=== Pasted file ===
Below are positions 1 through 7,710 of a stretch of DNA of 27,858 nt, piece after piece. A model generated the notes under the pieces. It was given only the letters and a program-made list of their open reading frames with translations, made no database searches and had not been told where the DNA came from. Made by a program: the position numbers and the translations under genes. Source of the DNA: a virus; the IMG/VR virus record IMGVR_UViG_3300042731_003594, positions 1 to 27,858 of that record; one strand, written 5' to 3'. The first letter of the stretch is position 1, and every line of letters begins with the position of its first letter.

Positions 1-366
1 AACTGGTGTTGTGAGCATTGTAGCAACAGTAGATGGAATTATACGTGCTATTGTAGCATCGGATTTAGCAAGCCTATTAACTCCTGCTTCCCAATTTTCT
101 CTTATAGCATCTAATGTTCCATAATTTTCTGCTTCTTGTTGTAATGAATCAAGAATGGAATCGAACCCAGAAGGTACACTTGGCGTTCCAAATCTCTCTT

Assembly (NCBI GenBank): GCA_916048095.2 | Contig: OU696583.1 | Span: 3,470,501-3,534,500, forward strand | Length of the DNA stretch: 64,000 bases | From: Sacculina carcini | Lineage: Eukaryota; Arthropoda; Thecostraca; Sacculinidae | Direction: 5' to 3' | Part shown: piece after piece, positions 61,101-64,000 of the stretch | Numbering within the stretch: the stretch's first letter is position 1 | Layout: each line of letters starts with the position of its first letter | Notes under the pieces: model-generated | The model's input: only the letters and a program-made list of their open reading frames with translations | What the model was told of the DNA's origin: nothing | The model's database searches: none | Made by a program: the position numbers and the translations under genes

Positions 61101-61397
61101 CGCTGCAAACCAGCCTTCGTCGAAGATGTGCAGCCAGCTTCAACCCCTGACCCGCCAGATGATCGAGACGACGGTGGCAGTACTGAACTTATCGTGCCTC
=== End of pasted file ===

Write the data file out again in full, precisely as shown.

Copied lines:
Below are positions 1 through 7,710 of a stretch of DNA of 27,858 nt, piece after piece. A model generated the notes under the pieces. It was given only the letters and a program-made list of their open reading frames with translations, made no database searches and had not been told where the DNA came from. Made by a program: the position numbers and the translations under genes. Source of the DNA: a virus; the IMG/VR virus record IMGVR_UViG_3300042731_003594, positions 1 to 27,858 of that record; one strand, written 5' to 3'. The first letter of the stretch is position 1, and every line of letters begins with the position of its first letter.

Positions 1-366
1 AACTGGTGTTGTGAGCATTGTAGCAACAGTAGATGGAATTATACGTGCTATTGTAGCATCGGATTTAGCAAGCCTATTAACTCCTGCTTCCCAATTTTCT
101 CTTATAGCATCTAATGTTCCATAATTTTCTGCTTCTTGTTGTAATGAATCAAGAATGGAATCGAACCCAGAAGGTACACTTGGCGTTCCAAATCTCTCTT

Assembly (NCBI GenBank): GCA_916048095.2 | Contig: OU696583.1 | Span: 3,470,501-3,534,500, forward strand | Length of the DNA stretch: 64,000 bases | From: Sacculina carcini | Lineage: Eukaryota; Arthropoda; Thecostraca; Sacculinidae | Direction: 5' to 3' | Part shown: piece after piece, positions 61,101-64,000 of the stretch | Numbering within the stretch: the stretch's first letter is position 1 | Layout: each line of letters starts with the position of its first letter | Notes under the pieces: model-generated | The model's input: only the letters and a program-made list of their open reading frames with translations | What the model was told of the DNA's origin: nothing | The model's database searches: none | Made by a program: the position numbers and the translations under genes

Positions 61101-61397
61101 CGCTGCAAACCAGCCTTCGTCGAAGATGTGCAGCCAGCTTCAACCCCTGACCCGCCAGATGATCGAGACGACGGTGGCAGTACTGAACTTATCGTGCCTC